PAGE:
Okay, if you can stand the heat


Predictably, with recent heat and humidity, powdery mildew has set into dogwoods (below). Regular spraying with a fungicide will prevent this for gardeners concerned with every little flaw, but there is no long term detriment, so why bother? Perfection is not a requirement in this garden.

Powdery mildew is expected on Cherokee Sunset dogwood by mid summer.

A seedling Bottlebrush buckeye is long established beneath a River birch at the rear border of the garden. A second (below), planted along the shaded southern border, flowers two weeks earlier, though I would judge the degree of shade to be roughly equivalent. That a seedling shrub could grow large enough to be identified clearly shows the degree that this wetland area is maintained. It’s not, though the worst of brambles are occasionally chopped out.

Years ago, this area dried out enough to support witch hazel and an evergreen holly, but a mostly dormant spring came back to life, and today it ranges from swampy to damp, but is never dry. Recent deluges, with more rain on the way, will not be a problem for wetland shrubs that were planted after others failed.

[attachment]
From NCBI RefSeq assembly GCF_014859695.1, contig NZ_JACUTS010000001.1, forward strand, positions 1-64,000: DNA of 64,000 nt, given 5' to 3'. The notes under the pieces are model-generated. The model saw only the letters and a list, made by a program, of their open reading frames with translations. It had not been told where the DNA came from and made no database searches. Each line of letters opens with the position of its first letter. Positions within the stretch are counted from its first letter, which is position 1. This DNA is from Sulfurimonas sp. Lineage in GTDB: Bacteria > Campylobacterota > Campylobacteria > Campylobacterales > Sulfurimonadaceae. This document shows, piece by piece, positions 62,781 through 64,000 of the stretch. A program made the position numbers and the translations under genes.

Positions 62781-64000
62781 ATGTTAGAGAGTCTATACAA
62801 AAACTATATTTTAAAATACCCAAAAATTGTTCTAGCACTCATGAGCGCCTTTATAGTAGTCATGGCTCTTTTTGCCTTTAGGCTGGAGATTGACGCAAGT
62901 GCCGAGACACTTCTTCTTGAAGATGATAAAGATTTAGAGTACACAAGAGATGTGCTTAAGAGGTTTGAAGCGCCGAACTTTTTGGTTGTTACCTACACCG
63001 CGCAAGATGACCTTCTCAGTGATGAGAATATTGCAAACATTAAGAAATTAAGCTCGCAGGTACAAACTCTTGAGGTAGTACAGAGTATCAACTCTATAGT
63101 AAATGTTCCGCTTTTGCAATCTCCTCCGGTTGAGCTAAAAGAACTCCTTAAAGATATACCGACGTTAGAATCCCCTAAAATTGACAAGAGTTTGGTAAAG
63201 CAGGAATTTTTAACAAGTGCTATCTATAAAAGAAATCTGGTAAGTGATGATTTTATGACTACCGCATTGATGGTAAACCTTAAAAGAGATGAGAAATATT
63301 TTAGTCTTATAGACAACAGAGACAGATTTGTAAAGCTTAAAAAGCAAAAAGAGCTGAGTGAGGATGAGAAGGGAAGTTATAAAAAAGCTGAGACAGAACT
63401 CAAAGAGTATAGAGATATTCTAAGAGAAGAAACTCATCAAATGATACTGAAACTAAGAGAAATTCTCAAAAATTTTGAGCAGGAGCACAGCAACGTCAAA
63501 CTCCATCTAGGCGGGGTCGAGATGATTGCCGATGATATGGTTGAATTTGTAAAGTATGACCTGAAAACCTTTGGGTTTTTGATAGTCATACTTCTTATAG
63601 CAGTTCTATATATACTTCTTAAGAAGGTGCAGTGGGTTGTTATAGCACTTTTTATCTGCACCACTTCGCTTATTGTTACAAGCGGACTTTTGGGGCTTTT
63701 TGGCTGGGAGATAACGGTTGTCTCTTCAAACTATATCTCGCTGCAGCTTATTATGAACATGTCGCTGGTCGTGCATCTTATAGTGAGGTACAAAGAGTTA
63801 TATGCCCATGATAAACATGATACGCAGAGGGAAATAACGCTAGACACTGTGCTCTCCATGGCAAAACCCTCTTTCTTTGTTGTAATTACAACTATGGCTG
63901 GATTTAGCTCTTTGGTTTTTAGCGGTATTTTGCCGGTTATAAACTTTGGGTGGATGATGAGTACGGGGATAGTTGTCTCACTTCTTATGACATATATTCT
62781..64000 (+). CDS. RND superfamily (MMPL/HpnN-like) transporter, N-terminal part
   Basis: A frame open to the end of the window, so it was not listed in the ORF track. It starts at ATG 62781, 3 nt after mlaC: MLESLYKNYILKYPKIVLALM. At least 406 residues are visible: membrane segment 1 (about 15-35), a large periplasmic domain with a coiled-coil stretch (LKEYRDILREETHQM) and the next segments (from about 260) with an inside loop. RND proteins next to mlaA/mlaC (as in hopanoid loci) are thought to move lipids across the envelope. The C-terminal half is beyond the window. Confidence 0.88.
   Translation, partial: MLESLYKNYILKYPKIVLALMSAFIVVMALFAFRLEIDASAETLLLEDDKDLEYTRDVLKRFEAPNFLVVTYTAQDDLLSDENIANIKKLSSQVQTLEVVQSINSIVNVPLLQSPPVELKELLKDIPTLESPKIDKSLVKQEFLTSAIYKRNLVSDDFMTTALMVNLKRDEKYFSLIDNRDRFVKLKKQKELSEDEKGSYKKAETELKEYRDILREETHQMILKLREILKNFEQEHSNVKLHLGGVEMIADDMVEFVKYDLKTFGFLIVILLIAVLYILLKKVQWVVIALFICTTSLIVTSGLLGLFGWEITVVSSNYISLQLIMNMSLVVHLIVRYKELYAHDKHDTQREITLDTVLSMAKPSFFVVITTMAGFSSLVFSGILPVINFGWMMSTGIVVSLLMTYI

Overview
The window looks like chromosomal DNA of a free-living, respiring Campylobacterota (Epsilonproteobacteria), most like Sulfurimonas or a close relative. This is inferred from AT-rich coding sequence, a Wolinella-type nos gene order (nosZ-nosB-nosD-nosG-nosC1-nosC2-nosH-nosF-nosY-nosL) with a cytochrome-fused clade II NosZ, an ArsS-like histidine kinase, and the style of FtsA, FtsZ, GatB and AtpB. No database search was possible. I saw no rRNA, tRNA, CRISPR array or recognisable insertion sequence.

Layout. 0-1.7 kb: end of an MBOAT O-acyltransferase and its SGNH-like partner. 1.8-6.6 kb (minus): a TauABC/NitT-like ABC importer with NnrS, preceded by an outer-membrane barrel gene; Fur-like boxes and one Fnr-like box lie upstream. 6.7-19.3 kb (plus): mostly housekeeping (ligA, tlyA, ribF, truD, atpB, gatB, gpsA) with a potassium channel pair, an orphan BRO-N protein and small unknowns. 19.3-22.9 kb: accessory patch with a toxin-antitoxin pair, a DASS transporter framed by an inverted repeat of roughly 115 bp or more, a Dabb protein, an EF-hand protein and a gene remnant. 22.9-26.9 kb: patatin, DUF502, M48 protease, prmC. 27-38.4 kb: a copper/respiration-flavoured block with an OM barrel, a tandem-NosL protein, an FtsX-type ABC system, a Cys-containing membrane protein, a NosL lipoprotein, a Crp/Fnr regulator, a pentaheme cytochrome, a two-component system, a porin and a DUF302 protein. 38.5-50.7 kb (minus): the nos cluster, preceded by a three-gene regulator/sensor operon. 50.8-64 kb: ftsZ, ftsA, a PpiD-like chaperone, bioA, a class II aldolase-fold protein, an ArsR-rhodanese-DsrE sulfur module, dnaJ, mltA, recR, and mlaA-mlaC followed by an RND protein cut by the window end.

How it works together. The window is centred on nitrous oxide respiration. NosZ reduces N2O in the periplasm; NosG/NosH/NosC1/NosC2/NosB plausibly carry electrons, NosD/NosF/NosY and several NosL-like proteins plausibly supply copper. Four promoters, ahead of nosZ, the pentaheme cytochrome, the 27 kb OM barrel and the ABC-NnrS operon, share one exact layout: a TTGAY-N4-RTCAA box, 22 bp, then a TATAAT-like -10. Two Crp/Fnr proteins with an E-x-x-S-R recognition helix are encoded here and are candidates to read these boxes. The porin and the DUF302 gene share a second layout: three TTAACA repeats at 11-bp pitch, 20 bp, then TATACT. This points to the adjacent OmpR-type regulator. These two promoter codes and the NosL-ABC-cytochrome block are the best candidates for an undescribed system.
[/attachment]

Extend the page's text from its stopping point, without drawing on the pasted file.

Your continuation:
Variegated Duet beautyberry is not ideally suited to damp areas, but it has survived consistently swampy conditions this year.

While Tiger swallowtails remain scarce, bees, moths, and smaller butterflies are plentiful. Mountain mint (below) is nearly at peak bloom, which will attract pollinators for weeks to come.

4 Comments Add yours

  1. tonytomeo says:

    The same aridity that dogwoods dislike about our climate is what inhibits mildew, even when the weather gets warm. Foliage either gets ruined by mildew in other climates, or scorched in our climate.

    1. Dave says:

      In this area Chinese and hybrid Rutgers dogwoods have increased in popularity due to disease and mildew resistance, but native dogwoods remain the standard since their flowers stand out along roadsides in early spring.

      1. tonytomeo says:

        Dogwood flowers are legendary. I have never seen them. I saw native dogwoods in Oklahoma, but only in winter. I saw different native dogwoods in Oregon, but in summer. Our natives are just the red twig dogwood, which are not much to look at in bloom.

  2. Ruth says:

    Dear Dave. You should see what you think of the heat out here in California! Love the pics of the bee and moth by the way…and I even thought the mildewed dogwood looked pretty! So, thank you as always! 😀

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